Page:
My books assume that some dragons are evil and some are good. I used the common misconception that all dragons are evil to create a crisis for the few good dragons. Since many people considered all dragons to be evil, the good ones were hunted along with the evil ones, forcing the good ones to seek rescue from those who are trying to destroy the species. This allowed me a vehicle to symbolize redemption, to create a parallel with a remnant of mankind in this sin-sick world, a remnant that hopes for salvation.

Yes, a dragon is used to represent Satan, but God creates nothing that is inherently evil, and a symbol is not evil in and of itself and can be used to symbolize a wide range of ideas, both good and evil. It is wrong, both biblically and logically, to assume that all dragons are evil. They can be used in stories in a good and positive way, as can lions and angels.

Let us proclaim the truth, both in real life and in stories, that God is good, and nothing that comes from Him is inherently evil, including dragons.


Categories: Miscellaneous


11 replies

  1. I’ve always just sort of seen dragons as animals, and whether or not they were good or evil depended on how the author wrote them. Interestingly enough, my parents were against reading books with lots of magic in them, and banned things involving certain ‘evil’ creatures like werewolves and vampires, but never banned a book solely because it had dragons in it. Sometimes they were suspicious of things involving dragons since they knew a lot of dragon fantasy had magic in it, but they didn’t take that very far.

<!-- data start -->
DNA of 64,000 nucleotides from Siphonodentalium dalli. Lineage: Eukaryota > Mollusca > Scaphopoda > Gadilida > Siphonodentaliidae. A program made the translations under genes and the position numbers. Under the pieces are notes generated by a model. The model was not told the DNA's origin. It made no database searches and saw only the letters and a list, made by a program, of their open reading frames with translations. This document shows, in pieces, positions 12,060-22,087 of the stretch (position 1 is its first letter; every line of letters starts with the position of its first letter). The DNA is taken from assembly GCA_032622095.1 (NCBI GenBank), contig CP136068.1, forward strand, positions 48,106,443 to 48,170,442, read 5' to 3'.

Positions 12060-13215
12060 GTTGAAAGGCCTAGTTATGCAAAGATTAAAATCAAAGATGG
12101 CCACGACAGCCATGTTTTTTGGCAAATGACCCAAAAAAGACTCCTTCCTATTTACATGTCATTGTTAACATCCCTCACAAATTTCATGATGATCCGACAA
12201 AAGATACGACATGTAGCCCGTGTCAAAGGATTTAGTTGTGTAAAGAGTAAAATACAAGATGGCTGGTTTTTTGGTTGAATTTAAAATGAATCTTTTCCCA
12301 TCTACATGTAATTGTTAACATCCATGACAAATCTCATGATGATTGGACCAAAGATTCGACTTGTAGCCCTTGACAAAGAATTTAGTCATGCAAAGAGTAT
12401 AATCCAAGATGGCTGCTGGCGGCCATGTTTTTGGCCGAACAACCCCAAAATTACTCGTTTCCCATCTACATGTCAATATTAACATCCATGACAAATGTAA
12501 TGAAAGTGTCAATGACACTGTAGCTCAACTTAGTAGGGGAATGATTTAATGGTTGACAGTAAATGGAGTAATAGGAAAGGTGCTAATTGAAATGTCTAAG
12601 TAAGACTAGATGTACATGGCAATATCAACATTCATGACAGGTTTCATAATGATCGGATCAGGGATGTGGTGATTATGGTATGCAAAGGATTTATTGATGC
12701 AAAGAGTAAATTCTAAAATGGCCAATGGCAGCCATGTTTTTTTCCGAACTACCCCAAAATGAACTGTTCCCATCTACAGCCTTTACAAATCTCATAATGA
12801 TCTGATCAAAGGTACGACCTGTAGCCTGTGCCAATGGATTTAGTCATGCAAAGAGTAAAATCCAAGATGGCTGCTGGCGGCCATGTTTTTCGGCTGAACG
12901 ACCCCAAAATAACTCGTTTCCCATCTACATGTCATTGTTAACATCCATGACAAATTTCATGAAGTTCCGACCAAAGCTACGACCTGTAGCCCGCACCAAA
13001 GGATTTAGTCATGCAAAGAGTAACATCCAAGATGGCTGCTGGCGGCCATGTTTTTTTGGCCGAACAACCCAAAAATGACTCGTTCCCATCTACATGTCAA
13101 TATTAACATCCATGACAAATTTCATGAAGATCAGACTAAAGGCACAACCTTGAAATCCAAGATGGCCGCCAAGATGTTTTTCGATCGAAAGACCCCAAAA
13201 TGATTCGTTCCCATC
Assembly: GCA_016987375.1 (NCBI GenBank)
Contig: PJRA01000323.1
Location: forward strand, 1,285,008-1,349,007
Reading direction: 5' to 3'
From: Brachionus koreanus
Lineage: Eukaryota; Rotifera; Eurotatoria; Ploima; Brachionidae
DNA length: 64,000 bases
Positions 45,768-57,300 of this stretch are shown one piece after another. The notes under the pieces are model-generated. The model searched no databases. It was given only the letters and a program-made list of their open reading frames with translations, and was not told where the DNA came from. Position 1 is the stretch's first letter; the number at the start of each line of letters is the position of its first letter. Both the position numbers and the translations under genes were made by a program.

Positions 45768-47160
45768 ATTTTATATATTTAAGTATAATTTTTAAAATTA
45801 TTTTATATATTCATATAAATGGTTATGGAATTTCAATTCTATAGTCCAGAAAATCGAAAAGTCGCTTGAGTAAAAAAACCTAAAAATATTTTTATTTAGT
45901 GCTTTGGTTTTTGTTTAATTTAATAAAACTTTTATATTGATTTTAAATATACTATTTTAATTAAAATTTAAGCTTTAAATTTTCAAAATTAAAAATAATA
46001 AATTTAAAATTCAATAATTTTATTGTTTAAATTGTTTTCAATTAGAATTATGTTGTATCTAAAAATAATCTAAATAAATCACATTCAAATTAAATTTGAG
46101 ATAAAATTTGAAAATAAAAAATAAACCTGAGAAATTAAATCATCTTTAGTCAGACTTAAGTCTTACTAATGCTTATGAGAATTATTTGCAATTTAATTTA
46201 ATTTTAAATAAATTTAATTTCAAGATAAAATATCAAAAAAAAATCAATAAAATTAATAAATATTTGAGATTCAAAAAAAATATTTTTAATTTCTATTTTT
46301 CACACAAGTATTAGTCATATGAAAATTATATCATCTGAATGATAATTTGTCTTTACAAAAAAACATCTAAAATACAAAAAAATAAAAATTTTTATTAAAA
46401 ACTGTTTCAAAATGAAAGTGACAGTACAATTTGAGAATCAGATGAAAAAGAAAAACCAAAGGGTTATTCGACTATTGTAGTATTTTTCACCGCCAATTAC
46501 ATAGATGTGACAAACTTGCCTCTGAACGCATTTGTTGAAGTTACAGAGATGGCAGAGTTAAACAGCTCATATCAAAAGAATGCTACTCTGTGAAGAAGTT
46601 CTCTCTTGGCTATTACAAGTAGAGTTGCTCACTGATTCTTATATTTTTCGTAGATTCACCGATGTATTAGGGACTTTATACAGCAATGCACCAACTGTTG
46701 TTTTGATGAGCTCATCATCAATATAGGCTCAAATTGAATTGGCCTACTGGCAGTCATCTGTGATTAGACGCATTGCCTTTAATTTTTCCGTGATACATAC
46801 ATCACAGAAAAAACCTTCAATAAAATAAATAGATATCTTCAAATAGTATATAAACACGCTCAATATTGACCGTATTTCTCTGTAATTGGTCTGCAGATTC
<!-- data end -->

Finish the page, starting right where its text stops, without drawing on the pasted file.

Is it still a huge trend for people to object to dragons/has it been cropping up a lot for you lately?

  2. Your logic seems sound and the theology behind it seems to come from a right understanding of God’s goodness and, more importantly, our necessary response to it.

    Thinking of other popular dragons, Tolkien’s Smaug comes to mind as the evil example, a dragon whose only desire was for his hoard. However, Lewis (Tolkein’s contemporary and friend who must have discussed dragons together) painted Eustace as a repentant dragon; one could say that becoming a dragon was the best thing that happened to Eustace, because it provoked his repentance.

    Seems to me that the major take-away here is the attitude of the heart. Whether we be human or dragon, how do we respond to temptation? To the needs of others? To the truth about ourselves?

    Your dragons aren’t perfect and often make mistakes, just like people. This gives your novels the ring of truth. (Not to be confused with magical rings of power.)

  3. We Celts have been friends with Dragobs for millennia. Usually, they are Guardians. They watch over and protect us. I have yet ro meet an evil one.